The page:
Escape Artist

Discussion in 'General Discussion' started by Mattxdfa, Feb 25, 2018.

  1. Just bought a pair of handcuffs to work on getting out of! Next to card magic this is my favorite thing to see so I figured I would give it a try!
    Anyone else do much with this type of stuff?
  2. If your getting into type I would recommend you pickup Dixie Dooleys DVDs on escape magic, I think they have them available at penguin
    Al e Cat Dabra and Mattxdfa like this.
  3. Thanks I will have to check it out, I have been looking around for some material on it!
  4. Can confirm, I had all of Dixie Dooley's dvds, theyret great. They start with rope escapes then move into cuffs and straight jackets and then into bigger escape illusions.
    Learning to pick double locked handcuffs in under a minute was a really fun skill to learn.
    Also I think Brian brushwood has some lock and cuff escape stuff on his site.
    Mattxdfa and HectorE1 like this.
  5. I do a legit strait jacket escape in my sideshow act. It's how we get the crowd worked up for the opener.

    There's two bits of advice that were given to me that I think are really important for escapes - 1) The hard part is making the act of escaping interesting. The skills obviously take some time, particularly if you're getting into lock picking (which was a hobby of mine years before I got into magic), but making the audience enjoy watching you do it is going to take a lot more work.

    And 2) Make it have a consequence. If there's no consequence to you failing to escape, no one cares. When I originally did it, I would get laughs, sure, and people thought it was kind of cool, but when I figured out a way to make it have a consequence suddenly the reactions and energy were ten times bigger.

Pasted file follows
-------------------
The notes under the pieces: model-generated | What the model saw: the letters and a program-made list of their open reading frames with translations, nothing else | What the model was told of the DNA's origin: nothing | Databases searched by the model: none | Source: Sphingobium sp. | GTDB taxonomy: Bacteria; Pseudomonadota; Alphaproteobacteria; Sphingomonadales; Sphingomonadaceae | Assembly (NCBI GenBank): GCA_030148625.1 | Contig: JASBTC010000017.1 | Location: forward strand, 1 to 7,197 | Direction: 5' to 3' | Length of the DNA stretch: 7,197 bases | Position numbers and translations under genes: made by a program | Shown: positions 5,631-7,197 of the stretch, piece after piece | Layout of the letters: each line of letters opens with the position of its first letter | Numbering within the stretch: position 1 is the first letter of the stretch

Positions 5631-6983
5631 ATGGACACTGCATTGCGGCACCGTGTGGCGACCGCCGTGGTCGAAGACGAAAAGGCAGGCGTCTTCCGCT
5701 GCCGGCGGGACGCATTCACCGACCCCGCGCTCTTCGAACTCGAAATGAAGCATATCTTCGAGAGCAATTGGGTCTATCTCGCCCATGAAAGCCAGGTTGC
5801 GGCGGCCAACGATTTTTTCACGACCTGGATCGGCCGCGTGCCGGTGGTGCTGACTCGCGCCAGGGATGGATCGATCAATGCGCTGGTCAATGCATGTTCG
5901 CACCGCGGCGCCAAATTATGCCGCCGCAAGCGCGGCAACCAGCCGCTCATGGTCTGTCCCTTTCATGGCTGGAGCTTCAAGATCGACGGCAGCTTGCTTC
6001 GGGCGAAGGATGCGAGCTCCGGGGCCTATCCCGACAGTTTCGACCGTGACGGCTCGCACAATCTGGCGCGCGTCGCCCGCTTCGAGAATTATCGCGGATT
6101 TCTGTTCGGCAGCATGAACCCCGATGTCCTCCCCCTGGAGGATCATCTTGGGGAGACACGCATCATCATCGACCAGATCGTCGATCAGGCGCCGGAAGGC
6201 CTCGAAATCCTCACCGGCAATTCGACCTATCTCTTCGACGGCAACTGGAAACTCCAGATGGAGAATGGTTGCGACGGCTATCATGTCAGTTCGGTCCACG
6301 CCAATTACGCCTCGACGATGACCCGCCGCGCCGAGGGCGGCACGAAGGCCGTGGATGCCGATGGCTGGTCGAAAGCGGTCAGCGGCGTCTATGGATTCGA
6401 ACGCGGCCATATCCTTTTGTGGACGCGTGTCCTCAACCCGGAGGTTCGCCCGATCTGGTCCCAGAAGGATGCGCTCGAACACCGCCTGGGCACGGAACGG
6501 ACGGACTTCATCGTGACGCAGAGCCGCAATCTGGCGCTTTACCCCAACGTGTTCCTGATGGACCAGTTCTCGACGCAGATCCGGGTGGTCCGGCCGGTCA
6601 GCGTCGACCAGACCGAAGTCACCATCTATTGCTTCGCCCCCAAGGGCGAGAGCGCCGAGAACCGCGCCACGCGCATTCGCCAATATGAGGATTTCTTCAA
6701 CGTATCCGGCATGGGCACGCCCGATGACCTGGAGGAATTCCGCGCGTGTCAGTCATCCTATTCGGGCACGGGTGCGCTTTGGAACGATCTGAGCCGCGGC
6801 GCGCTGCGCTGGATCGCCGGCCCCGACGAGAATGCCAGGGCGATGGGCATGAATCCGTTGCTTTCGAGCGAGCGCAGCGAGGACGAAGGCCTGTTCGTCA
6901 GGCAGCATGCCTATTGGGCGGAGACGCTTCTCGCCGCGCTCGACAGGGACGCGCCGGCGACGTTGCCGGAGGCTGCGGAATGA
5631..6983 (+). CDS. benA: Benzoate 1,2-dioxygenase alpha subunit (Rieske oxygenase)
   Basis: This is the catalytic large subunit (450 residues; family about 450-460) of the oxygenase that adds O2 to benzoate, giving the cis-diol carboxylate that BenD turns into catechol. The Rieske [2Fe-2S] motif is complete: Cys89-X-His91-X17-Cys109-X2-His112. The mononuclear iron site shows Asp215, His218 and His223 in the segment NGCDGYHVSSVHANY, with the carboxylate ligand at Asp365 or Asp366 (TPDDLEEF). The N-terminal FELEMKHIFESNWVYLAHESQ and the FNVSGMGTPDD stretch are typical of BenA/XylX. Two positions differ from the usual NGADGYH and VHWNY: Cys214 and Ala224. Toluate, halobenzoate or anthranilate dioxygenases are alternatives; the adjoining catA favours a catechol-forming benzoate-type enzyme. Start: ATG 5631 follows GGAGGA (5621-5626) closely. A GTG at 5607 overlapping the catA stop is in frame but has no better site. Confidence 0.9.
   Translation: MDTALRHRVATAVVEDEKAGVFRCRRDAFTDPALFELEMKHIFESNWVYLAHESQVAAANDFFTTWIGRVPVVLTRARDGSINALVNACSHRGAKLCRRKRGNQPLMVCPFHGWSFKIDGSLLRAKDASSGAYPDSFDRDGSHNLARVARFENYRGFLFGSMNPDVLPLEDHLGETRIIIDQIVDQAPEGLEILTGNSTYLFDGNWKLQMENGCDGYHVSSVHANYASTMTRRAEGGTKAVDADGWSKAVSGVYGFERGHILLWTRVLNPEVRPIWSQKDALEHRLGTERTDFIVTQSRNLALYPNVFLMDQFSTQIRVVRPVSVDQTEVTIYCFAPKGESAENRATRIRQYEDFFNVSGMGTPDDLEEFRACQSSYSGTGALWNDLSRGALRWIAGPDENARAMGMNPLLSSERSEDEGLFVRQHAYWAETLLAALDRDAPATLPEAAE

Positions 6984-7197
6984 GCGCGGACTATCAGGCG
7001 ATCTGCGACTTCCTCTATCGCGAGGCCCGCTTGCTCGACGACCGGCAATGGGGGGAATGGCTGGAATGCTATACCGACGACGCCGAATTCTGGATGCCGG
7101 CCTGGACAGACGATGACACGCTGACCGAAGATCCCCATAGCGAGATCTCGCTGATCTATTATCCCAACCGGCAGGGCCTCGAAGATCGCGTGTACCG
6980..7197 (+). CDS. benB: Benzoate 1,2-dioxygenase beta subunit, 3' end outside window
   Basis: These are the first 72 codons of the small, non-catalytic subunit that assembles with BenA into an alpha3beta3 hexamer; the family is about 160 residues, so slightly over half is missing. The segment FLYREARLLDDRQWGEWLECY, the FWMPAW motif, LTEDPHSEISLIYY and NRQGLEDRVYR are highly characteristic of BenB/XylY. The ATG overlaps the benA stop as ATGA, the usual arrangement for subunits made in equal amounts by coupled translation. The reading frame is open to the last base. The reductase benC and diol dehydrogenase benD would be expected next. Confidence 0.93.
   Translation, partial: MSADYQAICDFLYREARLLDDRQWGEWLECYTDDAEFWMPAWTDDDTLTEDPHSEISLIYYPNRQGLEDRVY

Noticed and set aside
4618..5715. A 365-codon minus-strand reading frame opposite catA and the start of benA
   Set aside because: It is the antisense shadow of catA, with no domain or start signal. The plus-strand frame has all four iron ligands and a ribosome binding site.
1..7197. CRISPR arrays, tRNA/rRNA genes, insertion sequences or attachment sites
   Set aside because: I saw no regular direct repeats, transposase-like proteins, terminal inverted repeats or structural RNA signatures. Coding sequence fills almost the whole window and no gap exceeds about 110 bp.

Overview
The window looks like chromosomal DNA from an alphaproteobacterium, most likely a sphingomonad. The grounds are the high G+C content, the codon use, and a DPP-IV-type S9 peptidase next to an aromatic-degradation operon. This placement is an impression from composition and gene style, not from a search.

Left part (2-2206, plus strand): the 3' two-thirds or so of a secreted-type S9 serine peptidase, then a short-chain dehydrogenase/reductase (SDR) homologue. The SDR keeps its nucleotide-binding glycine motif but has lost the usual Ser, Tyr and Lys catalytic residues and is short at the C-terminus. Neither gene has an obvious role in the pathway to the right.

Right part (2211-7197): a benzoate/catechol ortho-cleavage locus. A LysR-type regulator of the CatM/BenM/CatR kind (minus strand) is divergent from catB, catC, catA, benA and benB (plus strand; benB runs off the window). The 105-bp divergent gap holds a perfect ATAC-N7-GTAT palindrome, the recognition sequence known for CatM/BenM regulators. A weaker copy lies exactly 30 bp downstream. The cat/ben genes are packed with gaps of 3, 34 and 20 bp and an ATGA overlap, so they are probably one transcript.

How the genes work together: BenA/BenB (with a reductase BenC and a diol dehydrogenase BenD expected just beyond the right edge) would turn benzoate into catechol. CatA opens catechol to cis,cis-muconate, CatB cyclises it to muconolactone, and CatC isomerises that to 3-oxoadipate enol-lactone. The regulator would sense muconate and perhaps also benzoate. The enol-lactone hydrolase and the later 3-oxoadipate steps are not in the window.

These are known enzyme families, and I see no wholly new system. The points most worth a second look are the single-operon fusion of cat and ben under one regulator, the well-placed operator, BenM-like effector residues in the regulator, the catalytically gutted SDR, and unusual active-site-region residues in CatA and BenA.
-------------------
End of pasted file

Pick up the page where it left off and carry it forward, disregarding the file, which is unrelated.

6. Out of curiosity, what was the consequence if you couldn't get out?
  7. I'll be honest with you - I'm not keen to talk about my specific presentation for this. While it is something that is particularly suited to the sideshow act I do with my wife, it's generic enough that it will likely be stolen. Not directing that at anyone specifically here, but it wouldn't be the first time people have stolen material from me so .......

    The key here is making sure the consequence is enough to be worthwhile, but not so much as to be unbelievable. Like, if the consequence is that you'll die - you'll have trouble getting people to invest in that because who genuinely believes that a performer would risk their life? Not many. If it's too inconsequential, like you'll feel embarrassed that you didn't break Houdini's record or something, no one cares.

    It also has to suit the show/character. If you're generally a comedic person, then a serious consequence will not sit right in the show. It has to be in line with the character and just serious enough to matter.
    DominusDolorum likes this.
  8. Yea I feel like using escapes wouldn't suit me right now. I am enjoying just learning lock picking right now. I'm going to have to check out these DVDs.
    Thank you @ChristopherT for the insight on adding it to a routine. I feel like it would be rather difficult to do and keep it interesting but I never thought of the consequence aspect of it. So thanks!

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